TOP Finds Comedy in Chekhov’s The Cherry Orchard


The Cherry Orchard was performed by members of TOP at Collins Auditorium (Andrea Garcia/The Fordham Ram).

By Ryan Di Corpo

How can 14 actors gleam humor and satire from the story of 20th century Russian aristocrats who are pressured into auctioning their estate and then allow for the destruction of their beloved orchard? Such was the question Saturday night at Collins Auditorium during the Theatrical Outreach Program’s new production of “The Cherry Orchard.”

The final play by Anton Chekhov, “Orchard” is written as a comedy, but its themes of death, displacement and social collapse led theatre director Stanislavski to stage the play as a tragedy.

This history presents theatrical troupes with a choice: either to try and draw out the comedy in Chekhov’s writing or to emphasis the tragic elements of the play against the author’s intentions. Theatrical Outreach Program opted for the former, aiming to produce a show which, according to a statement by directors Luke Berman and Maura Cuddihy, would inject “life into the satire so cleverly put to page.”

The show, set in the round, opens with a confident Matt Schumacher as Yermolay Lopahkin, the ambitious but psychologically wounded son of peasants. Lopahkin, who has come to suggest auctioning the Raneskaya’s estate and chopping down her cherry orchard, is stuck waiting at the house with the maid Dunyasha, played by an expressive and wonderfully manic Tricia Whyte. Lopahkin’s initial suggestion to auction is laughed off by head of the family Lubov Raneskaya, portrayed by Kathryn Teaney as a woman of integrity and grace. Yet as the play progresses, Raneskaya and the other aristocrats slowly lose their fight against the estate’s auction, detaching themselves from the orchard by the show’s end and resigning themselves to what feels like certain fate.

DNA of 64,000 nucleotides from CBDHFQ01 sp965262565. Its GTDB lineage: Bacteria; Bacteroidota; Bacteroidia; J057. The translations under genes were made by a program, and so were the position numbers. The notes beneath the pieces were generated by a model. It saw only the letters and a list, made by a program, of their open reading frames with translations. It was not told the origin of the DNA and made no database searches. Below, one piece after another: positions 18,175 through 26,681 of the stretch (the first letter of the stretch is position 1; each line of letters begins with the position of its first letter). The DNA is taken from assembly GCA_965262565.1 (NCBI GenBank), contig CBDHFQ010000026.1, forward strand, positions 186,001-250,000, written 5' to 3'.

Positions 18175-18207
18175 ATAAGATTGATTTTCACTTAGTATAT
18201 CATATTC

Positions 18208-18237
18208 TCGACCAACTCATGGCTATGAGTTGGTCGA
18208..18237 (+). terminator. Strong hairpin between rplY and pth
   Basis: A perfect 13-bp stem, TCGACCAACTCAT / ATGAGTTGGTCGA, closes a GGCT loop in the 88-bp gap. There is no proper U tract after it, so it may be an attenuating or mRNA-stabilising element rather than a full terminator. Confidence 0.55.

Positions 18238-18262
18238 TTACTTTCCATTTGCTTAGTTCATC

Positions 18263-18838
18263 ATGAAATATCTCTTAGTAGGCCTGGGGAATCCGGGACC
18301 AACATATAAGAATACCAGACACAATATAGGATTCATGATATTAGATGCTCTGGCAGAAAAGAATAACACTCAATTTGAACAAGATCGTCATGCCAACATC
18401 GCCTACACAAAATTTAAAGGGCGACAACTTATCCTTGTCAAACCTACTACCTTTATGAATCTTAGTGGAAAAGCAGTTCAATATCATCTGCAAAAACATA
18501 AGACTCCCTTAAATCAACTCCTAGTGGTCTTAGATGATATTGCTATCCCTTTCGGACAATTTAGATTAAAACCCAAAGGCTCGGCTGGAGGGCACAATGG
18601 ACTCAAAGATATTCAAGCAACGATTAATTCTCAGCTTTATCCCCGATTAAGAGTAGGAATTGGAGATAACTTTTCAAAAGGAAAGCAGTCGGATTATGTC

Patrick Fox delivers a tender and humane performance as the elderly Firs, a character often dismissed for his advanced age and disregarded for his “muttering.” Firs represents the old-world aristocracy which, like the ill-fated cherry orchard, sit precariously perched on the edge of nonexistence. Firs is constantly ordered to silence by Raneskaya’s brother Leonid Gayev, played by an amusingly loquacious Sean Coffey. Here, the younger generation prattles on while the aristocracy of yesteryear fades into the scenery.

The show juggles well the complexities of a 14 person cast in which all the characters play critical roles. A purposefully uncomplicated set, comprised of a singular desk, two tree stumps and a royal purple divan among other things, complements well the intricacies of the show’s various storylines and themes. Further, this production does not shy away from exploring alternate paths, presenting an updated storyline involving a lesbian relationship between Dunyasha and the frequently exasperated Yasha (Mary Hurtsell).

The production is unquestionably funny: the dronings on of Gayev, the inscrutable lines from Firs, the lovable, hoping-to-be-loved buffoon that is Yepikhodrov (Michael Rinaldi). The show is even charming at times. It presents with youthful sensitivity the budding romance between Trofinov (Charles Buscarino), who claims to be beyond love and the intelligent but still naïve Anya, an outstanding Colleen Granberg.

But the question still stands: ought this to be a comedy? Directors Berman and Cuddihy write in the show’s program notes that the humor in “Orchard” derives from Chekhov’s desire “to point out the absurdity in existing class structures and their arbitrary changes.” There is plenty of absurdity to go around — see Gayev’s speech commemorating the centenary of a desk — but there are also moments of genuine tragedy which act to disturb the show’s humor. With “Orchard,” the play’s spectators are not presented with the hard decision of whether to laugh or to cry. They can do both, even within the same scene.